Plant Biomass Assessment
The aboveground total biomass (cover crop and weeds) was assessed 92 days after sowing (November 12, 2016) by two 0.25 m2 quadrats per plot. Quadrats were located next to the soil sampling cores (see next section). Biomass collected were dried in oven (80°C, 72 h) and weighted. Data collected in both quadrats were then pooled.
Sampling was conducted three times during the experiment. The first sampling (T1) was carried out at maximum biomass of the cover crop and before the first frost (November 8, 2016). The second sampling (T2) was conducted few days before the spring barley sowing and thus after all types of cover crop termination (March 3, 2017). The final sampling (T3) was conducted at the spring barley flowering (July 4, 2017). At each sampling date, two soil cores were collected randomly from each replicated plot using a soil corer of 20 cm depth and 5 cm diameter. Soil cores from each plot were then homogenized into a composite sample and sieved at 2 mm (a total of 270 soil samples). Plant debris and roots were removed. Soil relative moisture was determined by drying 10 g of fresh soil at 105°C for 24 h. The physical and chemical soil characteristics (Supplementary Table S2) were measured for all samples according to ISO 14235 and ISO 13878 standards (SADEF, Société Alsacienne pour le Développement et l’Etude de la Fertilité, pôle d’Aspach, France).
Quantification of N-Cycling Bacterial and Archaeal Communities
DNA was extracted from 250 mg of each soil sample using the DNeasy PowerSoil-htp 96-well DNA isolation kit (Qiagen, France). Total bacterial community was quantified using 16S rRNA primer-based real-time quantitative PCR (qPCR) assays (Muyzer et al., 1993; Ochsenreiter et al., 2003). The nitrification gene amoA and the denitrification genes nirK and nirS were used as molecular markers to quantify the bacterial and thaumarchaeal ammonia-oxidizing (AOB and AOA, respectively) and the denitrifying communities, as described previously (Leininger et al., 2006; Bru et al., 2011), while the nosZI and nosZII genes were used to quantify the N2O-reducers (Henry et al., 2006; Jones et al., 2013). qPCR reactions were carried out in a ViiA7 (Life Technologies, United States) in a 15 μl reaction volume containing 7.5 μL of Takyon MasterMix (Eurogentec, France), 1 μM of each primer, 250 ng of T4 gene 32 (QBiogene, France), and 1 ng of DNA. Two independent replicates were performed for each real-time PCR assay. Standard curves were obtained using serial dilutions of linearized plasmids containing appropriated cloned targeted genes from bacterial strains or environmental clones. PCR efficiency for the different assays ranged from 89 to 100% except for nosZII (78% in average). No template controls gave null or negligible values. Inhibition in qPCR assay was tested by mixing soil DNA extracts with either control plasmid DNA (pGEM-T Easy Vector, Promega, France) or water. No inhibition was detected in any case.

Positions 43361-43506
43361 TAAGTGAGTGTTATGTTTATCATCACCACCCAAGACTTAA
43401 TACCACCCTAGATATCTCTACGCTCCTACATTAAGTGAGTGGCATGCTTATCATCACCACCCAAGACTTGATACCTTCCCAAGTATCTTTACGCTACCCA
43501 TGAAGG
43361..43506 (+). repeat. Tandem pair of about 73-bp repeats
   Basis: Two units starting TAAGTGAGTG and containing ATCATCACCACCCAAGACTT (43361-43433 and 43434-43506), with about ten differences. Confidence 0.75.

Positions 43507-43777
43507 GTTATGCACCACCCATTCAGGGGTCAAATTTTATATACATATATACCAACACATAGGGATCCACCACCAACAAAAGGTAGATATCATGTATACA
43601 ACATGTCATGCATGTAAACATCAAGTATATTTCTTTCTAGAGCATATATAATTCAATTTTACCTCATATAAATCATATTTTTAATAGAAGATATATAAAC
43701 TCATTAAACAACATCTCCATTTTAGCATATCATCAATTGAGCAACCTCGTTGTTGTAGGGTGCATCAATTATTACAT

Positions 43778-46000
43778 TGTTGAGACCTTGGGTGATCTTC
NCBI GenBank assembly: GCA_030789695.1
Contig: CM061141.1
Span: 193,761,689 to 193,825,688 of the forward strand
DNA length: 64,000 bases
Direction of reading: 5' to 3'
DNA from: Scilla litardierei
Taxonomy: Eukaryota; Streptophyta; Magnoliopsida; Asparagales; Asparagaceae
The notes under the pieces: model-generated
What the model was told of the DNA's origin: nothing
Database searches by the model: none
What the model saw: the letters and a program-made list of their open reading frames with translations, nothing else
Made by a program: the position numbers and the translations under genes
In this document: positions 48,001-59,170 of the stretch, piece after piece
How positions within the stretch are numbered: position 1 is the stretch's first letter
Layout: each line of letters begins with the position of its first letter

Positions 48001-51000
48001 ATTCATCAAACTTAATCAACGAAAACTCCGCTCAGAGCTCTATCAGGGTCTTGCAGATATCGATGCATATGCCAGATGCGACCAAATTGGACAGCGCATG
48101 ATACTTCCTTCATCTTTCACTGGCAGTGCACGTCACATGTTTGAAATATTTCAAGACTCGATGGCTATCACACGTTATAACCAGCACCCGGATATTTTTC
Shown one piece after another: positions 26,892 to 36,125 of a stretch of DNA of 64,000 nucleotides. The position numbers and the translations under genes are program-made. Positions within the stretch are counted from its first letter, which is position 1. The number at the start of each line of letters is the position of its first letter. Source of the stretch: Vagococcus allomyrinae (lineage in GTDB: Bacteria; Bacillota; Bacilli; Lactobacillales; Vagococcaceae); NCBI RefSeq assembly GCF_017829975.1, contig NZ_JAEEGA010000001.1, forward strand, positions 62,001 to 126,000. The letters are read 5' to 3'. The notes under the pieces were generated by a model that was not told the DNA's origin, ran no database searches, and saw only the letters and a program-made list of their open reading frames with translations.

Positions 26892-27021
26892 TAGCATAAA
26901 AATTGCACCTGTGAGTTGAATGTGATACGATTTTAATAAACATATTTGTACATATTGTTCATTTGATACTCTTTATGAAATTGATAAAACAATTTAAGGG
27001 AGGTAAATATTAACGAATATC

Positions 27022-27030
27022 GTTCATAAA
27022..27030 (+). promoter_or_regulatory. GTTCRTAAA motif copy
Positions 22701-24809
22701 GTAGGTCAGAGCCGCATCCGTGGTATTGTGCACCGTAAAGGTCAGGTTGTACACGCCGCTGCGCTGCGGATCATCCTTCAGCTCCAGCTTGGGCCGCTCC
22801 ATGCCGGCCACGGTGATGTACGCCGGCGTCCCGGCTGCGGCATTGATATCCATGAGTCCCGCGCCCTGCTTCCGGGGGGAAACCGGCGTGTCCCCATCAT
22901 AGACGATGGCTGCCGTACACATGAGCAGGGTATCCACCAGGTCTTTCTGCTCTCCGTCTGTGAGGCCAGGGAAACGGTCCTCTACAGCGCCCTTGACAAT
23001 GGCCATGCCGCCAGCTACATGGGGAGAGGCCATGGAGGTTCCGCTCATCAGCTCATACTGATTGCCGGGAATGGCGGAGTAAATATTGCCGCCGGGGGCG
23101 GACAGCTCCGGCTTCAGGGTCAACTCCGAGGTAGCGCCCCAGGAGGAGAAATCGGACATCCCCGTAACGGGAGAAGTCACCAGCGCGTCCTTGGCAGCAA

Amplicon Generation and MiSeq Sequencing
Amplicons were generated in two steps according to Berry et al. (2011). In the first step, the bacterial 16S rRNA gene V3–V4 hypervariable region was amplified by polymerase chain reaction (PCR) using the fusion primers U341F (5′-CCTACGGGRSG CAGCAG-3′) and 805R (5′-GACTACCAGGGTATCTAAT-3′) (Takahashi et al., 2014), with overhang adapters (forward: TCG TCGGCAGCGTCAGATGTGTATAAGAGACAG, adapter: GTC TCGTGGGCTCGGAGATGTGTATAAGAGACAG) to allow the subsequent addition of multiplexing index-sequences using Illumina Nextera indexes. PCR was carried out in duplicate 15 μL reactions containing 7.5 μL Phusion High-Fidelity PCR Master Mix (Thermo Scientific), 0.25 μM of each primer, 250 ng T4 gp32 (MPBio), and 1 ng template DNA. Thermal cycling conditions were 98°C for 3 min followed by 25 cycles of 98°C for 30 s, 55°C for 30 s, and 72°C for 30 s, with a final extension at 72°C for 10 min. Duplicate first step PCR products were pooled then used as template for the second step PCR. In the second step, PCR amplification added multiplexing index-sequences to the overhang adapters using a unique multiplex primer pair combination for each sample. The reaction was carried out in duplicate 30 μL volumes containing 15 μL Phusion High-Fidelity PCR Master Mix (Thermo Fisher Scientific), 1 μM of one forward and one reverse multiplex primer, and 6 μL of first step PCR product. Thermal cycling conditions were 98°C for 3 min followed by eight cycles of 98°C for 30 s, 55°C for 30 s, and 72°C for 30 s, with a final extension at 72°C for 10 min. Duplicate second step PCR products were pooled then visualized in 2% agarose gel to verify amplification and size of amplicons (around 630 bp). The amplicons were cleaned-up purification using sequalPrepTM Normalization plate kit 96-well (Invitrogen) and followed by equimolar pooling. Sequencing was performed on MiSeq (Illumina, 2 × 250 bp) using the MiSeq reagent kit v2 (500 cycles). Demultiplexing and trimming of Illumina adaptors and barcodes was done with Illumina MiSeq Reporter software (version 188.8.131.52).